Hey yo. What’s up?
So, this month I’d planned to talk about summer, writing outside and why it’s awesome BUT, instead, we need talk about something spooky that happened.
I don’t know if you remember from my last post, but I was talking about how I’d just started writing full-time and how I was having difficulty managing my time and settling into a routine. (And pomados! Let’s not forget the pomados!)
Anyway, I modified the whole pomado technique (because I just love being able to say to people, “I can’t right now, I have to pomado”—not that I’ve had the chance to say it to anyone, but I practice saying it in my head all the time). Yes, so, now my version of pomadoing means I estimate how long I think it will take me to accomplish something, halve that amount of time and set a timer. Why do I halve it? Well, I used to have a boss that would set unrealistic time goals on tasks:
Her: We got a hundred boxes of stock in delivery. You have until lunchtime to get all stripped, hung and tagged. (“stripped” just means taking the plastic off—in case you were wondering.)
Me: Lunchtime when? Lunchtime next Thursday? Cool, I can do that. (I’ve always had a poor work attitude!)
Her: Lunchtime today.
Me: *checks watch* That’s three hours. There’s no way we can do that.
Her: Well, you have no choice because that’s when I need it done. *walks away*
Me: *flips her off behind her back* (see above comment about poor work attitude)
Her: I can see you in the mirror.
Me: I was stretching my fingers. Didn’t want to pull a muscle and not get this done by lunchtime … *slinks off to the stock room*
Now, every time I think of estimating how long it will take me to do something I always think back to that and her unrealistic goals. Because of that, I got into the habit of setting deadlines much further away than I really needed. There’s nothing more demotivating than setting a deadline that is going to be impossible to hit. Or one that’s going to be so tight, you get stressy over it. Life’s too short.
So I got into the habit of overestimating … and then I found this nugget of time management wisdom: “However long you set for a task, that’s how long it will take. If you set a week—it’ll take a week. If you set a month—it’ll take a month.”
Which is true (for me, at least). Even with this last book. I set the goal to have it ready to send to my editor a week earlier than the deadline. But that didn’t happen. I got it finished the day before I needed to send it off because that was (technically) how long I actually had to get it finished.
Anyway, so I halve my time estimate and set the timer. And there’s something about seeing a timer count down and thinking “Maybe I can get it done much faster than I thought”.
But, time management aside, the thing I wanted to tell you was that I have a battery operated timer (remember this—it’s important). Just a regular kitchen timer. I’ve used it for nearly two months now. It counts down (timer setting) and it counts up (stopwatch setting). I wanted to use it to count up so I could time something—I forget what now. Naturally, I pressed the “mode” button thinking that it would switch it from “timer” to “stopwatch”, but I found another setting called “clock” … and it tells the time.
I can hear you’re, like, “So? What’s the big deal?”. Well, the “big deal” is that it’s a battery operated timer! It has no way to know the time. It’s not wifi connected. I frequently take the batteries out so they don’t run down. There is no way for it to connect to the internet or anything to sync with to get the time. But it knows the time! How does it know the time!!? And, it is always nine minutes fast. Crazy.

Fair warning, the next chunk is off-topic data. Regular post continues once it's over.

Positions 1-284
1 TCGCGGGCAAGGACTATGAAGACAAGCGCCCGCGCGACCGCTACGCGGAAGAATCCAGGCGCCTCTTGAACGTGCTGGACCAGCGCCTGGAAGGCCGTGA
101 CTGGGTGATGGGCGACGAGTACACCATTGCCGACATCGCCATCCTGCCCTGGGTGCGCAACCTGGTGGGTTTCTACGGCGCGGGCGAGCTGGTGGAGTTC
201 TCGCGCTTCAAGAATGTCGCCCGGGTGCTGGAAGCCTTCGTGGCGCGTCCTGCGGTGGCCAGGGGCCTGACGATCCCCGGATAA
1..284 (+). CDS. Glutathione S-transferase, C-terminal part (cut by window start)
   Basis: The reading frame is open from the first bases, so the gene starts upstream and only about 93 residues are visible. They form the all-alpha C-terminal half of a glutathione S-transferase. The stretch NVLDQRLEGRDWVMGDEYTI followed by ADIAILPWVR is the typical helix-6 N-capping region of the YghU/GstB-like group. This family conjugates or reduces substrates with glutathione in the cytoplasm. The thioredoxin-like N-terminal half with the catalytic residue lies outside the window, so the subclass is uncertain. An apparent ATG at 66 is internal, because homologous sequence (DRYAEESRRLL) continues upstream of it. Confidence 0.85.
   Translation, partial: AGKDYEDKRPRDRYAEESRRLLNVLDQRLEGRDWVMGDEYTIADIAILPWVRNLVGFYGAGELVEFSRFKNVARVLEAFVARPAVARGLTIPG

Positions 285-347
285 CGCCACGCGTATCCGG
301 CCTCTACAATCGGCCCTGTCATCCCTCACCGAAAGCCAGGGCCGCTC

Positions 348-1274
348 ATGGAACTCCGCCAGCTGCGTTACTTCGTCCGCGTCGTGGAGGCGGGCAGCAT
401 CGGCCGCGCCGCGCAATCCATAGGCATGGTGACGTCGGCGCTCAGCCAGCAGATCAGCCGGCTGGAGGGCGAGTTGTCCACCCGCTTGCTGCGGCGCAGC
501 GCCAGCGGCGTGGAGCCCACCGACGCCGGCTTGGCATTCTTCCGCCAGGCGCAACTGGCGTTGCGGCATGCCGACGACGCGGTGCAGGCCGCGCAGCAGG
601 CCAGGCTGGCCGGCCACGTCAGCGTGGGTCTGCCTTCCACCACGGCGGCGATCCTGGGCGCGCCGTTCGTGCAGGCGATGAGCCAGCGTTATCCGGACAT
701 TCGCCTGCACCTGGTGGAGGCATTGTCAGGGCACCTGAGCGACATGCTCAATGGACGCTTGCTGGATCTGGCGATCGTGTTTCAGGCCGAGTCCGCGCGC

I suppose it could be counting up from whenever I put the batteries in but that seems like a huge coincidence …
So, obviously, I channelled that experience into a story. It features two of my main characters and it’s free … but you have to sign up for my newsletter to get it (sorry!), but you can always unsubscribe straight away. Why can’t I give you a link where you don’t have to sign up? I promised my newsletter peeps the only way you could get it was by being a newsletter peeps—gotta be a woman of my word, yo.
Here’s the link: https://dl.bookfunnel.com/qujqdjo00l
Yeah, so that’s my haunted timer tale. Have you had anything like that? Let me know in the comments.
Until next time,
6 thoughts on “Haunted Timer Tales”
Great post Jordaina! At the moment I can’t think of any tales, but I know I’ve had them. Coffee pots coming on before they put timers on them. A light that came on in a room no one used. Yeah, I have a few of those instances.
I equally love it and am terrified when those things happen. Or when my dog just stares at a corner of the room as though he’s looking at something and yet there’s nothing there!
Mighty intriguing. I only use a timer if I’m writing and cooking something so I don’t have a disaster.
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Really? I just cook things until they look done! I’m a seat-of-my-pants type of gal!
I couldn’t live without my very loud Polar kitchen timer! But smoke alarms? The stories I could tell … I think the creepiest was the Saturday morning that I was still so wound and stressed from work that my freaky energy kept setting off the smoke alarm in the hall outside the office where I was trying to catch on personal business. I finally went out for a long walk to break the spell.
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It’s so crazy how things like that happen. Sounds like it was the universe’s way of telling you to take a break!
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